Roto VR has recently launched a Kickstarter campaign for its rotating chair design that promises to reduce simulator induced nausea, and give the user more control inside the virtual environment without getting tangled up in wires.
Roto VR, a London based company, have built a novel take on the office swivel chair that aims to eliminate the most nauseating part of moving around in virtual environments: the dreaded yaw rotation, an unfortunately necessary part of traditional in-game locomotion that requires the user to rotate the virtual world around them while remaining physically stationary. Although some experienced VR enthusiasts have the ability to build up a tolerance to the nausea, not everyone is so lucky, with legendary developer and Oculus CTO John Carmack going as far to call traditional yaw control techniques used by game controllers “VR poison,” saying in a tweet during CES 2015 that “removing it may be the right move — swivel chair/stand or don’t play.” Carmack had previously spoken on what he terms the “yaw navigation issue” during his 2014 Oculus Connect keynote, stating that “…this is a bigger deal than you might imagine”.
While game developers have since instituted a number of techniques to mitigate its effect, like “VR comfort mode,” such control schemes often come at the cost of infringing on overall immersion.
Roto VR is proposing a solution, and a deceivingly simple one at that. At its most basic level, Roto is a low-profile motorized base with incorporated foot controller that replaces the wheely bit of your office chair, and rotates the seated user in 360 degrees at a max speed of 35 RPMs with an upper limit of 250 lbs of cargo. The most basic model however is decidedly aimed at mobile VR fans, which integrates its controls via Bluetooth for use with wireless VR headsets like Samsung Gear VR and Google Cardboard.
The motorized base is modular, good news to anyone who’s spent a large amount of time getting the butt-groves in their gaming chair just right, because Roto features the option to either bring your own chair via their ‘universal chair adapter’, or opt in for a Roto-built chair at the premium of £219 (~$325) extra.
This is all well and good for mobile VR users who have no trouble spinning around freely without the constant menace of tangled cords, but what about the tethered VR headsets that rely on HDMI and USB cables for power and data transmission? I sat down with Elliott Myers, a long-time game peripherals designer (formerly of now defunct Gamester) and one of the minds behind Roto to find out more.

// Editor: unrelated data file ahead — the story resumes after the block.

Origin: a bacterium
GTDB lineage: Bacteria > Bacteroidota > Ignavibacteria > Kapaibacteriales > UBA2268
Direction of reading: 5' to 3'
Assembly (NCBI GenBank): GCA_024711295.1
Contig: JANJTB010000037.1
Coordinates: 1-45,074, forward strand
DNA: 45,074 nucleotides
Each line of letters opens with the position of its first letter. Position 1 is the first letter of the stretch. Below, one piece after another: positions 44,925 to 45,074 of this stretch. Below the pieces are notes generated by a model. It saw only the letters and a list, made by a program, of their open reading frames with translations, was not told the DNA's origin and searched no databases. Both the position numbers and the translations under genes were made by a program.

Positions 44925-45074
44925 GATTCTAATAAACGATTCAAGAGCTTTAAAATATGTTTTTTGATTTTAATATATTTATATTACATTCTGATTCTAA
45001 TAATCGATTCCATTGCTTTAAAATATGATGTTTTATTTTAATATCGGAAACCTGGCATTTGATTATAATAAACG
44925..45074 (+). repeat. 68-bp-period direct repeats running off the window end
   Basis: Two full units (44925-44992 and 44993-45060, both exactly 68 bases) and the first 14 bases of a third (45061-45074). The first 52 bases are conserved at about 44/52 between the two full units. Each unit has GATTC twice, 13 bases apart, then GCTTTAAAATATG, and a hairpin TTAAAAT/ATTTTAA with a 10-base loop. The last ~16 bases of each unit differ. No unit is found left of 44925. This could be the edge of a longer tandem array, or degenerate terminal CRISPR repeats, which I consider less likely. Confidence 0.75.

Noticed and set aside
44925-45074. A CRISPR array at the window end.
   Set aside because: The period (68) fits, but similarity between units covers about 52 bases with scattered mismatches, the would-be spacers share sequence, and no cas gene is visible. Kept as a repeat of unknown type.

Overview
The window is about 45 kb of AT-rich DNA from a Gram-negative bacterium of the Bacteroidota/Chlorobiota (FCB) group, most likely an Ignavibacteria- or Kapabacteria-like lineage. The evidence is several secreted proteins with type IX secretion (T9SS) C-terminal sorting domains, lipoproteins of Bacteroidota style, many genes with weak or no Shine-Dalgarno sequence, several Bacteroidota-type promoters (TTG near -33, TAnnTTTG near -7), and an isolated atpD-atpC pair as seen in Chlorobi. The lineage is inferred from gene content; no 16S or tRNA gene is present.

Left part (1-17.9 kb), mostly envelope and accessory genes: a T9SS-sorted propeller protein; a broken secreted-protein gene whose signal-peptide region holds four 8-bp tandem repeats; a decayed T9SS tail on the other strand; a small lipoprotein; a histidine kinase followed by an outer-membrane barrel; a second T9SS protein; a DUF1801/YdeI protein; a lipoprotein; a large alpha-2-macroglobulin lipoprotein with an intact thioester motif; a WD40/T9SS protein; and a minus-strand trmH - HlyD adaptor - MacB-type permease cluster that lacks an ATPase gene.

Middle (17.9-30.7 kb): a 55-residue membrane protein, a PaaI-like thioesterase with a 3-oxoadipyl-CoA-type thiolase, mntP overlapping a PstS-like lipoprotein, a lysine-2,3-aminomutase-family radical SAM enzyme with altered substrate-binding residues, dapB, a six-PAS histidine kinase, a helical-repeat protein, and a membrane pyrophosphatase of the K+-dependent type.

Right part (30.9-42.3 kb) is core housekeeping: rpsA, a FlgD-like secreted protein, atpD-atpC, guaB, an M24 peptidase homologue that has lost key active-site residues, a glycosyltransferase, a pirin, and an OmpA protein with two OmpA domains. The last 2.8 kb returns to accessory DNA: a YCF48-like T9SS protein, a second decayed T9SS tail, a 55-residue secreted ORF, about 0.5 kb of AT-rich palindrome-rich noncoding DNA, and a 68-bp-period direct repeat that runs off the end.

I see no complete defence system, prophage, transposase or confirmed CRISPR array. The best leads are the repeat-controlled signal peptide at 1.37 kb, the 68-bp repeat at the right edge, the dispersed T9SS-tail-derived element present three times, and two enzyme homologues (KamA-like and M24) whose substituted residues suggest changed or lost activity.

“One of the biggest problems with virtual reality right now is you put the headset on, but they don’t actually turn around and look behind them. They end up playing it like a normal video game… One of the reasons people don’t turn around is because it requires some sort of physical exertion. There has to be some really big incentive for someone to have to turn around. And what happens is people use that right thumb stick and the world rotates around them, your inner-ear isn’t moving and that induces nausea.”
Myers then told me that they’ve combated this by integrating an optional DK2 slip-ring adapter that allows you to plug all cables directly into the base station, letting you spin with vestibular system and afternoon’s lunch thankfully unperturbed. Myers also assured me that Roto works with all games, movies and headsets ‘out of the box’ as a basic right thumbstick input, but if future headsets adopt a different standard besides HDMI and USB connection, the slip-ring adapter will need a corresponding update—not exactly a cheap part to replace at what now costs £100 ($150) extra, although we admittedly haven’t really seen any other cable management solution in the marketplace to compare it to.
Things have also certainly changed from their first stab effort in January, a fairly large prototype called VRXplorer that didn’t make it beyond some preliminary market testing. This was in part due to its size, weight and inability to service VR headsets tethered to desktops. Roto VR has since shown an intermediary prototype at SouthWest VR Conference in Bristol that in comparison is greatly reduced in size. Provided Roto reaches its £85,000 ($125,000) funding goal, the final consumer version of the chair base will only be a meager 65cm (25in) diameter x 10cm (4in) height.
Funding Tiers (estimated delivery in Nov 2015)
- £199 Tier – ROTO PLATFORM – Supports Samsung Gear VR & Google Cardboard – Includes Footpad Controls & Bluetooth connectivity for wireless HMDs.
- £299 Tier – ROTO PLATFORM + TANGLE FREE ADAPTER FOR OCULUS – Also supports Samsung Gear VR & Google Cardboard – Includes Footpad Controls & Bluetooth connectivity for wireless HMDs.
Extras (shipping costs included)
- Add £219 to the base price for Roto Chair
- Add £160 to the base price for Roto Table
- Add £369 to the base for Roto Chair & Table